Los Angeles, California - A federal court ordered a California company and its owner to stop distributing unapproved and misbranded drugs and adulterated animal drugs.
In a complaint filed in the U.S. District Court for the Southern District of California in December 2020 at the request of the U.S. Food and Drug Administration (FDA), the United States alleged that AMARC Enterprises Inc. and Albert Lee Sanchez Jr. sold and distributed products called “Poly-MVA” and “Poly-MVA for Pets” that defendants claimed could cure, mitigate, treat or prevent disease, including cancer. According to the complaint, the defendants’ Poly-MVA products are not generally recognized as safe and effective by qualified experts for the uses intended by the defendants in the products’ labelling. The complaint also alleged that the defendants intended for Poly-MVA to be administered intravenously.
AMARC and Sanchez agreed to be bound by a consent decree of permanent injunction. The order entered by the court permanently enjoins the defendants from violating the Federal Food, Drug, and Cosmetic Act (FDCA) and requires them, among other things, to cease distribution of their products unless and until they come into compliance with the FDCA.
“Companies that market products with unproven claims endanger the public health,” said Acting Assistant Attorney General Brian M. Boynton of the Justice Department’s Civil Division. “The court’s order ensures that the defendants uphold their obligation to comply with the law.”
“Marketing products that claim to cure, mitigate, treat or prevent cancer in both humans and animals without adequate scientific support poses serious safety risks to consumers and their pets,” said Judith McMeekin, FDA’s associate commissioner for regulatory affairs within the Office of Regulatory Affairs (ORA). “The unlawful distribution of these types of products is particularly concerning as they have the potential to derail consumers from seeking and receiving proper treatment from qualified health care providers. Despite previous warnings, AMARC Enterprises Inc. continued violating the law. The FDA will continue to take action to protect the American public when companies knowingly violate the law and put consumers or their pets at risk.”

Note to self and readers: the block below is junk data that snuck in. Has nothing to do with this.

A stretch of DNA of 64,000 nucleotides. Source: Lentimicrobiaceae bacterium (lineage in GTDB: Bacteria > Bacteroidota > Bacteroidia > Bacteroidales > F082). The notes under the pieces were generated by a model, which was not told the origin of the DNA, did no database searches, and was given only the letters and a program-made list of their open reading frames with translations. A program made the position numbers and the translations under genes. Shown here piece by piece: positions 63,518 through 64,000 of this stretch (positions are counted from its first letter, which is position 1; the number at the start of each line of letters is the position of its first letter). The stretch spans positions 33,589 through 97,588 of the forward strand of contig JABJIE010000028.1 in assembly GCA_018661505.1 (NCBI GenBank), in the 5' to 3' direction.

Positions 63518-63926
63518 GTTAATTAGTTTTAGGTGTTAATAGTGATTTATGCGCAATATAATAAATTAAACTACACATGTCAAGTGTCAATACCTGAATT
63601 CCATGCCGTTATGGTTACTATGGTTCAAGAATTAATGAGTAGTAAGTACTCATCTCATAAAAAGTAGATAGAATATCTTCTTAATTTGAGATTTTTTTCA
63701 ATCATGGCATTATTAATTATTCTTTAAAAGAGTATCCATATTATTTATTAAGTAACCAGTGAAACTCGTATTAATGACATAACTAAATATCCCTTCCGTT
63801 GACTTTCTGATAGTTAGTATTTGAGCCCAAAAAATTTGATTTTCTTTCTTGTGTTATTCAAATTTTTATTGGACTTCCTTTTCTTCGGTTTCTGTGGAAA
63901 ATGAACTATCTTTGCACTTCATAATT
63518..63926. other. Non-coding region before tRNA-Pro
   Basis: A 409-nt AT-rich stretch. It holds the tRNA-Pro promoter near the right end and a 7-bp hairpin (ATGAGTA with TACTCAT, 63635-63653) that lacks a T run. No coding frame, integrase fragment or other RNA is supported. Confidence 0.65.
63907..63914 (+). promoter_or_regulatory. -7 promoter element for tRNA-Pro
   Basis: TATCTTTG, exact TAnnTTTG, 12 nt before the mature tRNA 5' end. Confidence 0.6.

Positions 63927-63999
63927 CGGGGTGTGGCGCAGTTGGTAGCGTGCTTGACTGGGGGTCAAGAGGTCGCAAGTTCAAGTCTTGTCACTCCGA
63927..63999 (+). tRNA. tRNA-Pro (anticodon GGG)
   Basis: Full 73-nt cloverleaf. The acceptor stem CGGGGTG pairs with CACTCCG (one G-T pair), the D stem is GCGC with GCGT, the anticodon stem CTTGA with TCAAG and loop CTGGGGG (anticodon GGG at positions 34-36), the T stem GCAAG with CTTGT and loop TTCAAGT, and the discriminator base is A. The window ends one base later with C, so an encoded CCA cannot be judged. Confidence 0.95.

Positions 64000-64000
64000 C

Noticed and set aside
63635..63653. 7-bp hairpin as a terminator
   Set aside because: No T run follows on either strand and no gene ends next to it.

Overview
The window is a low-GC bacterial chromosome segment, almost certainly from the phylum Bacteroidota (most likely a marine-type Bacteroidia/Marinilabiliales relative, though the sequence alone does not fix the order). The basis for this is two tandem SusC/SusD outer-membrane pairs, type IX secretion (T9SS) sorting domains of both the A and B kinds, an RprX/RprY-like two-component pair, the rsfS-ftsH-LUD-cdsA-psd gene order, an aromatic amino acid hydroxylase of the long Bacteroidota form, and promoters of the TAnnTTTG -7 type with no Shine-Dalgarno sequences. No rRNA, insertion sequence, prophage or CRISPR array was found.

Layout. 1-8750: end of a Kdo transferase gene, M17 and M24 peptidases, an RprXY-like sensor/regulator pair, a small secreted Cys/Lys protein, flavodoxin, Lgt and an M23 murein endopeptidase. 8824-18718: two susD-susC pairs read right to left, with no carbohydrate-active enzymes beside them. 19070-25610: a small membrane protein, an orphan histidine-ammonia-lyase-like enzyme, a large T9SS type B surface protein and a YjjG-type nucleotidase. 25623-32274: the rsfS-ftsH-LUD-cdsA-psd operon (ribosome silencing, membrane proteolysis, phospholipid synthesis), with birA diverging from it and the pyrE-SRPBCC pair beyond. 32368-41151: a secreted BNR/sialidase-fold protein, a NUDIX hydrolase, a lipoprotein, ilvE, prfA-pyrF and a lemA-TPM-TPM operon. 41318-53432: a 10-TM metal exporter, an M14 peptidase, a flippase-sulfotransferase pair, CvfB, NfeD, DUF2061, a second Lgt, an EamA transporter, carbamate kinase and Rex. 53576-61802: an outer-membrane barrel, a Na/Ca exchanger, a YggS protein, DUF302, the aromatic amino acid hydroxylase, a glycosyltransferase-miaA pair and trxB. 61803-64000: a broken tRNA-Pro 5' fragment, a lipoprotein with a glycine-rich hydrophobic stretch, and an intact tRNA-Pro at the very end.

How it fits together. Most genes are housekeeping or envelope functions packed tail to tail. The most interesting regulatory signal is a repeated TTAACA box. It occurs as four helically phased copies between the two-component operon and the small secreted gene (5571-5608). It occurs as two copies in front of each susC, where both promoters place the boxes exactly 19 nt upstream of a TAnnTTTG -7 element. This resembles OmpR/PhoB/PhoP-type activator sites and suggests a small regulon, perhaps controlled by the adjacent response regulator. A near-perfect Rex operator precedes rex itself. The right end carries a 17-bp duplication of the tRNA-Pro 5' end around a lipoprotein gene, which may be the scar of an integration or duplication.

The complaint alleged that the claims defendants made regarding Poly-MVA and Poly-MVA for Pets lacked support from published, adequate and well-controlled clinical studies. The complaint also asserted that, because Poly-MVA’s labelling did not include adequate directions for lay users, the product was misbranded. Additionally, the complaint alleged that Poly-MVA for Pets was an adulterated new animal drug because it lacked an approved application.
Trial Attorneys Sarah Williams and Shannon Pedersen of the Civil Division’s Consumer Protection Branch handled the case with the assistance of Associate Chief Counsel Jaclyn Martinez Resly of the FDA’s Office of Chief Counsel.